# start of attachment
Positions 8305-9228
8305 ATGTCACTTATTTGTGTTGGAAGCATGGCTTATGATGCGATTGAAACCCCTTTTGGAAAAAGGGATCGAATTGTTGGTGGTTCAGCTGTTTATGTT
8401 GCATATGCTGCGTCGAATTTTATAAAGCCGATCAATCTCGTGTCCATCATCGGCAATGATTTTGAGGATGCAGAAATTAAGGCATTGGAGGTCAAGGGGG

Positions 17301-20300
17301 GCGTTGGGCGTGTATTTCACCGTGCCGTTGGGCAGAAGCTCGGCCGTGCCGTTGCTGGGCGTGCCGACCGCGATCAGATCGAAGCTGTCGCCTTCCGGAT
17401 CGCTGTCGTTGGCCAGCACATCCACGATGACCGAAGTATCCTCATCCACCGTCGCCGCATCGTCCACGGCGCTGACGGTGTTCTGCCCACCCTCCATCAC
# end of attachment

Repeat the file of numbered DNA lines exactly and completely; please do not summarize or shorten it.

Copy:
Positions 8305-9228
8305 ATGTCACTTATTTGTGTTGGAAGCATGGCTTATGATGCGATTGAAACCCCTTTTGGAAAAAGGGATCGAATTGTTGGTGGTTCAGCTGTTTATGTT
8401 GCATATGCTGCGTCGAATTTTATAAAGCCGATCAATCTCGTGTCCATCATCGGCAATGATTTTGAGGATGCAGAAATTAAGGCATTGGAGGTCAAGGGGG

Positions 17301-20300
17301 GCGTTGGGCGTGTATTTCACCGTGCCGTTGGGCAGAAGCTCGGCCGTGCCGTTGCTGGGCGTGCCGACCGCGATCAGATCGAAGCTGTCGCCTTCCGGAT
17401 CGCTGTCGTTGGCCAGCACATCCACGATGACCGAAGTATCCTCATCCACCGTCGCCGCATCGTCCACGGCGCTGACGGTGTTCTGCCCACCCTCCATCAC